Founder & Chairman
Journey of Learning
In 1992, when he was sitting for his final exams at IIM Ahmedabad, Deep Kalra never thought he would turn entrepreneur. “I was going to chase a professional career and if the internet hadn’t happened, I don’t think I would have started a company,” recalls the Founder and Chairman of online travel firm MakeMyTrip. In hindsight, one of the things he wishes his B-school had given him was more entrepreneurship courses and industry interactions. Being away from metro cities in Ahmedabad didn’t help. But what did help is the fact that a B-school, he says, provides one with a well-rounded education essential for any kind of career. The second thing is that it “gives you the requisite skills to tackle new situations that help you go down uncharted territories”, he adds.
He calls himself a big beneficiary as well as a benefactor of the IIM alumni network. Whether it was a situation about hiring the right person for an executive role or a dilemma about where to list his company, his network always came in handy.
Like most things in life, MBA education, too, is in a state of flux after the pandemic. Kalra says that even before the pandemic, people started questioning the value of an MBA. “What changed this perception was that more online education portals and professional courses are now widely available, and people have started weighing the benefits of doing such a course while working. And I think, technology has brought about that change,” he says.
For MBA aspirants, Kalra has a word of advice: always ask yourself why you want to go for an MBA, is it just for the degree or will it actually help you achieve your goals, or learn more about courses on new technologies like cryptocurrency. “It’s unfair to expect your business school to prepare you for future technologies. I did my MBA in 1992; there was no way I could learn about the internet then,” he says.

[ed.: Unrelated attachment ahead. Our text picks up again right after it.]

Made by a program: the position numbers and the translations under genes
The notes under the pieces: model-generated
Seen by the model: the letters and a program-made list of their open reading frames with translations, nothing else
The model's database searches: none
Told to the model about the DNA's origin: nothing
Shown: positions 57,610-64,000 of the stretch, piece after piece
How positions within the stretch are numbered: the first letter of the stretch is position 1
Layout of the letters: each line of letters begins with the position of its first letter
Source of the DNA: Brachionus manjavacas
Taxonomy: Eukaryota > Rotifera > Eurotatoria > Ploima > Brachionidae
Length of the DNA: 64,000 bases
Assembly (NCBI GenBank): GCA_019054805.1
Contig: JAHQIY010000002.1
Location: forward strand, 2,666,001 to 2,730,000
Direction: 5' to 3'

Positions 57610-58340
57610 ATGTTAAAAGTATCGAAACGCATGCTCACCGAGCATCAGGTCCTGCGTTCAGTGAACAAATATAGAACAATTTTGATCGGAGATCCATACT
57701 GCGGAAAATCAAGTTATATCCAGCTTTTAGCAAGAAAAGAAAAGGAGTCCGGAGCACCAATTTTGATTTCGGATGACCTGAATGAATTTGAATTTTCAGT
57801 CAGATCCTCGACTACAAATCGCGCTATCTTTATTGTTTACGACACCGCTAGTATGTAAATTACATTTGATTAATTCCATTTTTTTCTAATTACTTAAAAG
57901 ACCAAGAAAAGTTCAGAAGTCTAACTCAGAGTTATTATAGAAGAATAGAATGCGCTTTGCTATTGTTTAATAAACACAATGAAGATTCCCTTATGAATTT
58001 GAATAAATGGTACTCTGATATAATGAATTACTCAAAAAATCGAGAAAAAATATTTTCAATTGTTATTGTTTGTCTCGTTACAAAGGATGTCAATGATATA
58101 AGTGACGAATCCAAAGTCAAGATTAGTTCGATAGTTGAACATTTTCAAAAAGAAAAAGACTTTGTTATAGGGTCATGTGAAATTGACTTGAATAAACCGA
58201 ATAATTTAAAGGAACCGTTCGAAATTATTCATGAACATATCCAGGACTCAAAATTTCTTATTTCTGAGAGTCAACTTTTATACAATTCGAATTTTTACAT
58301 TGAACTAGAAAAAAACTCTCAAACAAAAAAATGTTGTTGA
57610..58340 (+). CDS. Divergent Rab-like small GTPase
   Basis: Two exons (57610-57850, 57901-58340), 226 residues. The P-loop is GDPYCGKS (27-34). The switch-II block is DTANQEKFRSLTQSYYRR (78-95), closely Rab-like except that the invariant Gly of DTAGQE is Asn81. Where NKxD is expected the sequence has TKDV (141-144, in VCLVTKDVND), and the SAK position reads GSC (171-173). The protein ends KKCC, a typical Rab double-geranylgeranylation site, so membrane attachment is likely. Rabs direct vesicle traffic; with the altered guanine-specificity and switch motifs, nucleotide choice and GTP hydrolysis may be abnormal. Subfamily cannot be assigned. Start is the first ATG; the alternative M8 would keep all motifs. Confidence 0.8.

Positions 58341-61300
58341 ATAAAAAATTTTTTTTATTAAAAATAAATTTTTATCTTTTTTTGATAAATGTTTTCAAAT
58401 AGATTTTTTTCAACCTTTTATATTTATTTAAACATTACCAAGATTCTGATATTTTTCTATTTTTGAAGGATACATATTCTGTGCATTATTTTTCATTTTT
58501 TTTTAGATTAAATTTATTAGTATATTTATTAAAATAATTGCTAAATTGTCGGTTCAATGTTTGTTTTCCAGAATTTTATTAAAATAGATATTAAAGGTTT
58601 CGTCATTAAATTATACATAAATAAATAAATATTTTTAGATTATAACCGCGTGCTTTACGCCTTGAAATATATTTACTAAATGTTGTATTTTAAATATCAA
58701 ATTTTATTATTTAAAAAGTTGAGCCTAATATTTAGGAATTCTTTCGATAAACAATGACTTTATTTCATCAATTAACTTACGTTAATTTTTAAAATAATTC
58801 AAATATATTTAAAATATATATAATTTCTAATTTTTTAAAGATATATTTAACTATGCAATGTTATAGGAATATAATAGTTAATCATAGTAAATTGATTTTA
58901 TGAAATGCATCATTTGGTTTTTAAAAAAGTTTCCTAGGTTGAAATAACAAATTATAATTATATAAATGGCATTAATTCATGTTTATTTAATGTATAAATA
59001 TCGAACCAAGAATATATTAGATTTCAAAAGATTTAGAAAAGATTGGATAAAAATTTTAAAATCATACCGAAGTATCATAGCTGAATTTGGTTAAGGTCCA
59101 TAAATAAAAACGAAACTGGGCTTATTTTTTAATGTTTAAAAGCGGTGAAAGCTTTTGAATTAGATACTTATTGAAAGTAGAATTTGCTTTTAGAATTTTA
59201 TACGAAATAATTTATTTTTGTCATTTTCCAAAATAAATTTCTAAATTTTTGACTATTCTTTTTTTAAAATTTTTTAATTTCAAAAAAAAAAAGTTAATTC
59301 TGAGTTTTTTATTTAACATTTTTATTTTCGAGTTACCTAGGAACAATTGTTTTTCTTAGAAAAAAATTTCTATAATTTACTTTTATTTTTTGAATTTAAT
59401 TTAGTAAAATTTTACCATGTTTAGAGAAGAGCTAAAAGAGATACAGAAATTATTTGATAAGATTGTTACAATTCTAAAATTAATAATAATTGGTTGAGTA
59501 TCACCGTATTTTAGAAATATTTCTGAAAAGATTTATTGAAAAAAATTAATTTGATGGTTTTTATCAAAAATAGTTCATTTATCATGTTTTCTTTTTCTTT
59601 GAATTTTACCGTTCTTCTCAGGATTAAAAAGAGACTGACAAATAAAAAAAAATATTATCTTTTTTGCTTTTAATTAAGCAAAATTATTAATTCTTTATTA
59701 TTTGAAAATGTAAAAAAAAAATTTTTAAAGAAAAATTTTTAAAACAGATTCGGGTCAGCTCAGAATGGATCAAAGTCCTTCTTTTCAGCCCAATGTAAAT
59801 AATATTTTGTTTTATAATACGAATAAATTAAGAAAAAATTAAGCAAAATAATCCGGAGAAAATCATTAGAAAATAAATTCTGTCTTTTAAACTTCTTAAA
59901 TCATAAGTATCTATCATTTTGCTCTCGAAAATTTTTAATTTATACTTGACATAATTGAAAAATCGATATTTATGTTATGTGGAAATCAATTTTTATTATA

Even while hiring for his company, Kalra is cognizant of the fact that MBAs would only serve certain roles. He’s had hires from humanities, engineering and other undergraduate backgrounds depending on the role. He says his hiring decisions are based on an MBA degree if a role requires managing large teams or stakeholders, and/or growing a business. “When we’re hiring, we want MBAs in certain functions but not everywhere. For revenue management, for example, an MBA is helpful. But if it’s just product management, which is a large part of what we hire for, it is not critical,” he says.
Leader of Impact
Rajiv Srivatsa and his IIMB batchmate Ashish Goel disrupted India’s unorganised furniture retail market with UrbanLadder, a vertical e-commerce platform, in 2012, at a time when most players were chasing horizontal e-commerce a la Flipkart. Nearly eight years later, Srivatsa moved on to become a full-time venture capitalist at Antler India. Both his present and last role are a far cry from his maiden job as a software engineer in Infosys in 2000. A “cocooned” techie from Chennai, Srivatsa may have never become an entrepreneur if not for the two “best years” of his life at IIMB. “I was a very introverted and studious kid, and had never stayed outside Chennai. The moment I came to Bengaluru and interacted with people from different backgrounds and cultures, my exposure became larger,” says Srivatsa.
After earning his MBA in 2004, Srivatsa—a self-confessed coding geek—continued to work in the IT and tech industry, with stints at Cognizant and Yahoo India. Though he turned entrepreneur in 2012, the ‘build something’ bug had bitten him while on campus at IIMB. Srivatsa shares, “I used to code a lot back then. I built out IIMB’s intranet service (Spidi), which had over a thousand daily active users (DAUs) at that time. I saw the impact it created and the way I could technologise the entire campus and connect people. One of my inspirations was Mark Zuckerberg, who was also building Facebook from his college dorm around the same time.